Woman Complains Running Abortion Clinic is Hard: “We Want to be Treated Like Other Businesses”

National   Micaiah Bilger   Feb 24, 2016   |   7:02PM    Washington, DC

In a new Bloomberg piece sympathetic to abortion, abortion clinic owners decried how difficult pro-lifers are making it for them to do business.

Bloomberg reporter Meaghan Winter made little attempt to present an unbiased picture in the piece “Why It’s So Hard to Run an Abortion Clinic – and Why So Many Are Closing.” Winter interviewed several abortion clinic owners and operators, including Julie Burkhart, who took over late-term abortionist George Tiller’s practice in Kansas after he was shot and killed at his church.

“We are only asking to be treated like any other business that provides health care,” Burkhart shared words from a letter she wrote to a local radio station. The station rejected ads from Burkhart’s abortion clinic because it did not want to be associated with the abortion practice, according to the report.

Winter painted Burkhart’s abortion clinic, which is now named South Wind Women’s Center, as being unjustly plagued by troubles because other businesses don’t want to be connected with abortion.



She wrote:

The stigma around abortion prevents Burkhart’s nonprofit from performing many of the everyday transactions essential to businesses. She and other clinic owners have had trouble securing mortgages, medical insurance, contractors, and someone willing to deliver Band-Aids and bottles of water. Especially in rural and conservative regions, a wide range of companies and organizations decline to work with abortion providers, either for reasons of personal conscience or because of fears that being associated with abortion will cost them business.

… South Wind is the only abortion clinic for at least 150 miles in any direction. The two other abortion providers in Kansas are a Planned Parenthood affiliate and a private practice in Overland Park, almost 200 miles away. Because there are so few places to get an abortion in the region, patients often come from Oklahoma, Missouri, and Texas. Every week, Burkhart flies in a physician willing to perform second-trimester abortions. South Wind spends about $20,000 on airfare annually, and sometimes patient and doctor travel across state lines to meet at South Wind.

Burkhart and other abortion clinic operators also claimed they are experiencing financial woes due, in part, to legislation enacted in various states requiring abortion clinics to meet basic health and safety standards.

“South Wind almost breaks even, taking in about $1 million a year,” the report states.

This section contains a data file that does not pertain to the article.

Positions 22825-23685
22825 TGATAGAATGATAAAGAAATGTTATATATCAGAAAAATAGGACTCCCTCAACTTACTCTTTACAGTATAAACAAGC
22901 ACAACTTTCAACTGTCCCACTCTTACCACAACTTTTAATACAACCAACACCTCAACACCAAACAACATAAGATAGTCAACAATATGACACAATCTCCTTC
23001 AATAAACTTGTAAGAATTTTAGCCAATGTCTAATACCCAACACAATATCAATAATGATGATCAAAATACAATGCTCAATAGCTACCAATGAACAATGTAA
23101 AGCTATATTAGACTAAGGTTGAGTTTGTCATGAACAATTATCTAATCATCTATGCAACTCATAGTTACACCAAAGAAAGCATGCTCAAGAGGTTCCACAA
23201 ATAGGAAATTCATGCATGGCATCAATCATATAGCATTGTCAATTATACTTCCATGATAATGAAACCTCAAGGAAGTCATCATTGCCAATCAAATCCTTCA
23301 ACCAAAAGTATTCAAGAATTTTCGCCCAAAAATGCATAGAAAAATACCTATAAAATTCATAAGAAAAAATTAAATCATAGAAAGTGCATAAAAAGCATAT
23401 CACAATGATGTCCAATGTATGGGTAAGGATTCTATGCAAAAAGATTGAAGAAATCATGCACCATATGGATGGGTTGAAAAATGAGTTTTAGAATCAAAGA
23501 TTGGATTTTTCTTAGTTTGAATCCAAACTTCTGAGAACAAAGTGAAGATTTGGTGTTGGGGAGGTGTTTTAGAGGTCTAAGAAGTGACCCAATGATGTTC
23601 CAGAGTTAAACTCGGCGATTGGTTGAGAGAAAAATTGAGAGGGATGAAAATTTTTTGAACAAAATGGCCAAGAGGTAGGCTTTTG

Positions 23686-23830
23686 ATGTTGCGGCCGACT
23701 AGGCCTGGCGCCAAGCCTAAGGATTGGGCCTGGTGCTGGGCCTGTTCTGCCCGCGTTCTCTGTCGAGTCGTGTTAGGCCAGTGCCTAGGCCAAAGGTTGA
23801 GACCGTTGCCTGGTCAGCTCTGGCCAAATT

However, $1 million a year is no small amount, and, according to the report, South Wind is expanding. Burkhart said they are building a new abortion clinic in Oklahoma to do late-term abortions up to 24 weeks of pregnancy. She said she hopes the clinic will be open this summer.

Winter also spoke to Amy Hagstrom Miller, founder and chief executive officer of the Whole Woman’s Health abortion clinic chain. At the U.S. Supreme Court level, Hagstrom Miller is challenging the pro-life Texas law responsible for closing abortion clinics that could not guarantee they could protect the health of Texas women. The law has been credited with saving the lives of more than 10,000 unborn children. The high court is scheduled to hear the challenge in March.

“This is probably the most difficult business you could ever run,” Hagstrom Miller said of her abortion chain.

Hagstrom Miller claimed her abortion businesses operate at a 1 percent or 2 percent profit or at a loss.

“We have made it next to impossible to keep our doors open just from patient receipts,” Hagstrom Miller said. “In some ways, we’ve done that to ourselves by being so committed to the social justice and human-rights part of our work and knowing the women we serve can’t afford those fees.”

To bring in a pro-life perspective, Winter interviewed Melissa Conway, a spokeswoman for Texas Right to Life.

“Their focus is where the dollar is. It’s not protecting women,” Conway said. “Especially within the last few years, the cost of abortion services is increasing, and so it’s a very profitable business.”

Winter’s biased article was linked to a Bloomberg report that appears to confirm what Conway said: Abortion clinics closing at record rates as demand for abortion declines.

Since 2011, at least 162 abortion clinics have shut or stopped doing abortions; 21 new abortion clinics opened in that same time period, the report states. The top four states that saw abortion clinics close were Texas with 30-plus, Iowa with 14, Michigan with 13 and California with 12, according to the report.

Lack of business has been a major factor in the closing of abortion clinics, according to the report. The news group found that of the 162 abortion clinics that closed, 19 percent were in counties with fewer than 100,000 people. This seems to indicate that rural abortion clinics aren’t doing as well financially. Last week, a Planned Parenthood abortion clinic in Blacksburg, Virginia announced that it was closing for this very reason, LifeNews reported. A Bridgeport, Connecticut abortion clinic also told Bloomberg it closed in 2015 because of reduced demand.

While abortion activists blame the closures on laws that require basic health and safety protections for patients, the report indicates that many factors are involved, including the lack of business and fewer doctors willing to do abortions. These numbers, coupled with plunging national abortion statistics, point to the fact that fewer women actually want abortions. As modern technology shows clear pictures of unborn babies in the womb, and as more pro-life groups offer women alternatives to abortion, more women have access to the education and resources to choose life for their unborn babies.